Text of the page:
Nurseries feel the pressure as local authority support takes a tumble
Monday, January 9, 2012
The foundation years have become a focal point for the government, with the recognition that a child's journey from birth to five is critical to successful development in later life.
But despite the rhetoric, the latest survey by membership organisation the National Day Nurseries Association has revealed a significant change in the support being offered to nurseries in the private, voluntary and independent (PVI) sector.
Thirty-four per cent of settings said their local authority was either "not very supportive" or "not supportive at all" compared to just 19 per cent in the survey in September 2010.
Claire Gopoulos, owner of the Bright Stars group of nurseries in Enfield, says she is not surprised.
Although Gopoulos admits the relationship between the local authority and the PVI sector has always had its difficulties, she says that support has fallen since the establishment of the unringfenced early intervention grant.
"There is no doubt that there is less support available from the local authority than there was before," she says. "While we felt that previously training was not always well targeted, we used to have training provided free of charge in the standard things like first aid, child protection and food hygiene – now that is not free."
Bright Stars does not seem to be alone, with 44 per cent of the survey’s 108 respondents agreeing that training offered by their council had significantly reduced. In Enfield and the surrounding areas, this has forced different providers to come together in networks to provide their own training, which, according to Gopoulos, ensures higher quality and a more cost-effective solution, but one that is not without challenge.
"The pressure from parents to keep fees low is tremendous. But there have also been additional training costs, staff costs, the VAT rise, and our rent has increased by 40 per cent in one of our settings," she explains. "That has to be passed on to parents and that is difficult."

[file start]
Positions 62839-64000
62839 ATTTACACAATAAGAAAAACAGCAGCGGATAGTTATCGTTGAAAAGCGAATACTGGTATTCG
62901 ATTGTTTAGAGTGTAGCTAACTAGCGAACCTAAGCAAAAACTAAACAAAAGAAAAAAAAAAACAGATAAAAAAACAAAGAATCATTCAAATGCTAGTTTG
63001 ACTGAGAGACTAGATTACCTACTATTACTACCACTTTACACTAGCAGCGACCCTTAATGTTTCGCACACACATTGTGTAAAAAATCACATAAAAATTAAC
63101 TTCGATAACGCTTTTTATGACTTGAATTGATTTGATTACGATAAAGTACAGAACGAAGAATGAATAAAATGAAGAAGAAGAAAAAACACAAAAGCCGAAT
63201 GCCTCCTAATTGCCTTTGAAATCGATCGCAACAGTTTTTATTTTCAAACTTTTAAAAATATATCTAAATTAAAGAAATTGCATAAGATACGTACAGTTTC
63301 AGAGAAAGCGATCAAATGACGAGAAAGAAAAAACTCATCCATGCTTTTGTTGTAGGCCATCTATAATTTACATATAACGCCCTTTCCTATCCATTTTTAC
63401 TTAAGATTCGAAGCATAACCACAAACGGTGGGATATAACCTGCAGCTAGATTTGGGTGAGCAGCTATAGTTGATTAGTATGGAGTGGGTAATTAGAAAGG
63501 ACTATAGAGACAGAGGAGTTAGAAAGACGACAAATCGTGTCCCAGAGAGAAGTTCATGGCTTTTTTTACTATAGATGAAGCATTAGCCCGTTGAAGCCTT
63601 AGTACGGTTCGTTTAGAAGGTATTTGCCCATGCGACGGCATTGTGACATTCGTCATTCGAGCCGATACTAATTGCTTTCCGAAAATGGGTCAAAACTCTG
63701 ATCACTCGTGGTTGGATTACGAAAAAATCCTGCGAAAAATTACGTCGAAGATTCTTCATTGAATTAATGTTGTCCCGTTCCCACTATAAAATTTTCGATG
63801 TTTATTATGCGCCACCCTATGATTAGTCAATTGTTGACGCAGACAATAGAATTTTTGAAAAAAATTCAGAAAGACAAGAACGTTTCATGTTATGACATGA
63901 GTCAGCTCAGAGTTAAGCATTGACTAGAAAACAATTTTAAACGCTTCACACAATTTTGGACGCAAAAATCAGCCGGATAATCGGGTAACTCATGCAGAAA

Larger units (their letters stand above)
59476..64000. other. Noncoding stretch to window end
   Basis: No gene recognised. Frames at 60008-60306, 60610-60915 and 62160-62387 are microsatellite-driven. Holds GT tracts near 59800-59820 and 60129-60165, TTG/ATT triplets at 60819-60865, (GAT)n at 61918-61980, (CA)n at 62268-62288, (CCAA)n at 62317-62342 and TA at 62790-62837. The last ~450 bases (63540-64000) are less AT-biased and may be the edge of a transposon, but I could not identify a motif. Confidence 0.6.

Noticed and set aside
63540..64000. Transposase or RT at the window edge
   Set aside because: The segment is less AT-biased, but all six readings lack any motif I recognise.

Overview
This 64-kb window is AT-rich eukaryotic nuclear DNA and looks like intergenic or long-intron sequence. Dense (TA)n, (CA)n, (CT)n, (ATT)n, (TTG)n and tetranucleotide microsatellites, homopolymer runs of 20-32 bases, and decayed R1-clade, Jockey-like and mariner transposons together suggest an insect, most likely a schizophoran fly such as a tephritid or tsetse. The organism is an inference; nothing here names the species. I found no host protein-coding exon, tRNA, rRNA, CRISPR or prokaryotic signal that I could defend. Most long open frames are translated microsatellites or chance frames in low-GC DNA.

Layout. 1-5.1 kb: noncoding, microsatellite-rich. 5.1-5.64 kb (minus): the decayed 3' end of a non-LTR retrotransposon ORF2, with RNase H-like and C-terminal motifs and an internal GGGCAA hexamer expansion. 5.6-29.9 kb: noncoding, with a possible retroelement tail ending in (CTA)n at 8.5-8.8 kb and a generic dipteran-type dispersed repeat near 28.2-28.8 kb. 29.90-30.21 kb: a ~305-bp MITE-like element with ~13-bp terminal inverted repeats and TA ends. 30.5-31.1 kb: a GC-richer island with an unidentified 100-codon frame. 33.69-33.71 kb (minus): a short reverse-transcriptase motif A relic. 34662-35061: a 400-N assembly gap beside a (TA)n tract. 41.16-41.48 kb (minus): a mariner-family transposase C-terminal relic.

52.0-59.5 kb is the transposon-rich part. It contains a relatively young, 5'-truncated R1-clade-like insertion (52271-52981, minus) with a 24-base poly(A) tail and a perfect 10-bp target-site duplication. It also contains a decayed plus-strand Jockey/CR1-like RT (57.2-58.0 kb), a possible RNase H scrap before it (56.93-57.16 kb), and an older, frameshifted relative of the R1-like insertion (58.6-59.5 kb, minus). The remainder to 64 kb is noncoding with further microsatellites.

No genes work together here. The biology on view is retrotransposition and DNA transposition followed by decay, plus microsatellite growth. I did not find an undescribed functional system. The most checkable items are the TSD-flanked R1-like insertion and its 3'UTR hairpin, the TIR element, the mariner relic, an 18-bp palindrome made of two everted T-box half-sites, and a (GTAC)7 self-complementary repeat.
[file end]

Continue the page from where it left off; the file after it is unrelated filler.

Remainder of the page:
The previous Labour administration’s target of having a graduate-level early years professional in every setting by 2015 has been dropped. However, children’s minister Sarah Teather has been keen to stress that a highly skilled workforce is essential to improve social mobility and reduce inequality. The ongoing review of training and development for early years practitioners led by Professor Cathy Nutbrown is attempting to examine how the skills, knowledge and experience of early years professionals can be improved.
But 39 per cent of respondents to NDNA’s survey reported that they have experienced a significant cut in funding to support salaries for early years professionals.
Without subsidies to boost the salaries of staff who undertake graduate-level training, Gopoulos says settings will be unable to retain these people. "You get the funding and support through the training, but you can’t pay them because the subsidies that were there are gone. We are not in a position to meet those salaries now, so they move on and do something else."
Purnima Tanuku, NDNA chief executive, says the government can help by disseminating best practice to improve dialogue with the PVI sector. "There is a fine balance between meeting local needs and ensuring there is consistency across the country for children and families," she says.
"However, the government has a role in setting the tone for local authorities and highlighting best practice to encourage effective communication and engagement with the PVI sector.
"One of the main issues our members report is having nowhere to turn when things go wrong or communication breaks down with their local authority. We would like to see clear processes put in place for providers to challenge these decisions when local resolution cannot be found."
She adds: "At a time of stretched resources, good partnership working can support us all to deliver for children and families."